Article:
New study finds way to lower depression among elderlyDecember 9th, 2008 - 3:18 pm ICT by IANS
Sydney, Dec 9 (IANS) A new link found between depression and amino acid homocysteine might help reduce the risk of depression in old age. The research by a team at the Western Australian Centre for Health and Ageing (WACHA)suggests that high levels of homocysteine contributed to an increased risk of depression among elderly people.
The study involved more than 3,700 men aged over 70, according to a WACHA release.
“Previous studies revealed that older adults with depression have high concentrations of homocysteine, but nobody was sure whether it actually contributed to cause older people to become depressed,” WACHA director of research Osvaldo Almeida said.
“We’ve now found that the MTHFR gene, which we knew contributed to increasing the basal concentration of homocysteine by 20 percent, also increases the risk of depression by about 20 percent in older people.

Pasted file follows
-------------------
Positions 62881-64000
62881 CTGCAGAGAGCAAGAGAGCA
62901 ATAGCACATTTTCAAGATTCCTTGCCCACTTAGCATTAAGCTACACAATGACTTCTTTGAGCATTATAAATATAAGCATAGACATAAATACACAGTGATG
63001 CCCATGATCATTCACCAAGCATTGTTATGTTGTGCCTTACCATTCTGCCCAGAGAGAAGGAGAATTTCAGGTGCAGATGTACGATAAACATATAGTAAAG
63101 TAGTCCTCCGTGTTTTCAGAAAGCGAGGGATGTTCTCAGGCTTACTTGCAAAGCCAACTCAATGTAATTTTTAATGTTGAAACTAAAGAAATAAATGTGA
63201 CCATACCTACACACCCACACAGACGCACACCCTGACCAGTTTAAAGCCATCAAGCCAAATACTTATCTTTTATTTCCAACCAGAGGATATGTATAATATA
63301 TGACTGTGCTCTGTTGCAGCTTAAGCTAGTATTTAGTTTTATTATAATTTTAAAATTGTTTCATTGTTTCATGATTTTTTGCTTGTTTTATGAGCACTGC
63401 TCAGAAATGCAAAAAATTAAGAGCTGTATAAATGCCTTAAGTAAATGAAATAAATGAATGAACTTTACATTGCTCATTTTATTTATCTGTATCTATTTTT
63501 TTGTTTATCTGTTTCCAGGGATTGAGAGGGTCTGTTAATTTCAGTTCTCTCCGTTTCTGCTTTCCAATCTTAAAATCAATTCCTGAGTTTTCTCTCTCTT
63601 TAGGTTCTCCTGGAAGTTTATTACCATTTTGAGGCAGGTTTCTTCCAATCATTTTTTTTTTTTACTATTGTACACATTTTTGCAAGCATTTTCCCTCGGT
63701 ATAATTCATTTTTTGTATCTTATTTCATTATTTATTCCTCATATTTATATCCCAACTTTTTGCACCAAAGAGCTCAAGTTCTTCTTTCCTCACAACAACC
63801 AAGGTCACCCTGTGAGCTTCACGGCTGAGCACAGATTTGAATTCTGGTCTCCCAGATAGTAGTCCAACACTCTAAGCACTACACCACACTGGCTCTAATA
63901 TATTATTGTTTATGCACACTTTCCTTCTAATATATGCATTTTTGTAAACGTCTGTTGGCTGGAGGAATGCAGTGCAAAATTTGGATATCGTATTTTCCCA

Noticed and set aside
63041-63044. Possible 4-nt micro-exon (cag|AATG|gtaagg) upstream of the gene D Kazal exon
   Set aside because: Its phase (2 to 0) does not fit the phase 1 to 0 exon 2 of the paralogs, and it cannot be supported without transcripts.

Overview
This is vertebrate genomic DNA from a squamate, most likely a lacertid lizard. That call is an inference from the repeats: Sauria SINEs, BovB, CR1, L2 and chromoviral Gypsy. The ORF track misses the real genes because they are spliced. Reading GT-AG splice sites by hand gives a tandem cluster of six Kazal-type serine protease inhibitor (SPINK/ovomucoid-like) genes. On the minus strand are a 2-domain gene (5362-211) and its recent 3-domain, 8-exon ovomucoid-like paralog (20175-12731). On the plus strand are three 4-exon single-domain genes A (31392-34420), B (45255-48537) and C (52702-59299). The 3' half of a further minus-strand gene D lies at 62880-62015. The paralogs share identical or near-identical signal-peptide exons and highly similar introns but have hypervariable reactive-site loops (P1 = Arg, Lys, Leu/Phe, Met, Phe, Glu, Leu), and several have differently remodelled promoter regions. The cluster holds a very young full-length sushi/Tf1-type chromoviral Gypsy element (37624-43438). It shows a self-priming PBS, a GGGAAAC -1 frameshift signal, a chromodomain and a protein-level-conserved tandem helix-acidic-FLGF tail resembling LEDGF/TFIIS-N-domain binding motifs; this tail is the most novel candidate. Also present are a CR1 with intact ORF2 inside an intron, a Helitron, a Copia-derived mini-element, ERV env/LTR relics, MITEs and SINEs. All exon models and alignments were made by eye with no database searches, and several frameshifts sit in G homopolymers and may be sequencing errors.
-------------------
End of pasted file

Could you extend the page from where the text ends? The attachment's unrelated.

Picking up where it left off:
“These results suggest that if we are able to reduce the plasma concentration of homocysteine by one fifth, we can reduce the number of elderly Australians who are affected by depression by the same amount,” Almedia added.
Around a million Australian adults live with depression each year and the condition is extremely prevalent among older age groups, with as many as 51 percent of high aged care residents reported as depressed.
Almeida said the research was an important step forward in understanding what led to the development of depression in later life and how to create effective prevention strategies.
“Depression is more than just a low mood - it’s a serious illness and can have serious effects on physical and mental health so this research is very important,” Almeida said
These findings were published in the November issue of the Archives of General Psychiatry.
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Tags: amino acid homocysteine, archives of general psychiatry, australian adults, care residents, depression in old age, health and ageing, mthfr gene, plasma concentration, prevention strategies, wacha